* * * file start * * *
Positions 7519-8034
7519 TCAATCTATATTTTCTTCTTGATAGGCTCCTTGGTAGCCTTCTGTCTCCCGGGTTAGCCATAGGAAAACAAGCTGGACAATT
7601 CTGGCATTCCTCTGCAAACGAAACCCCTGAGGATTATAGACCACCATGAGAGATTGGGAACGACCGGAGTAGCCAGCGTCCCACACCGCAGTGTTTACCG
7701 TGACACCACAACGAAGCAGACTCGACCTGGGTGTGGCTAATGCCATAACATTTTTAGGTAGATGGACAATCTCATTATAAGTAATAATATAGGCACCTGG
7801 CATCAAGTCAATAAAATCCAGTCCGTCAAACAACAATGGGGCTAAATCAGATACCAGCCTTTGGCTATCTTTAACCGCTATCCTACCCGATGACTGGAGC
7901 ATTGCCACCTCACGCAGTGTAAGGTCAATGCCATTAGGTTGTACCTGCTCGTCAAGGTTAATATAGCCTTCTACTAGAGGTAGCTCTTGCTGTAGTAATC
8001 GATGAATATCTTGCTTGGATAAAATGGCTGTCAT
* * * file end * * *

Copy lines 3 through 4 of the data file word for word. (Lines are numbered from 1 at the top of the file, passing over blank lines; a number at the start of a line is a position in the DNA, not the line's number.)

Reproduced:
7601 CTGGCATTCCTCTGCAAACGAAACCCCTGAGGATTATAGACCACCATGAGAGATTGGGAACGACCGGAGTAGCCAGCGTCCCACACCGCAGTGTTTACCG
7701 TGACACCACAACGAAGCAGACTCGACCTGGGTGTGGCTAATGCCATAACATTTTTAGGTAGATGGACAATCTCATTATAAGTAATAATATAGGCACCTGG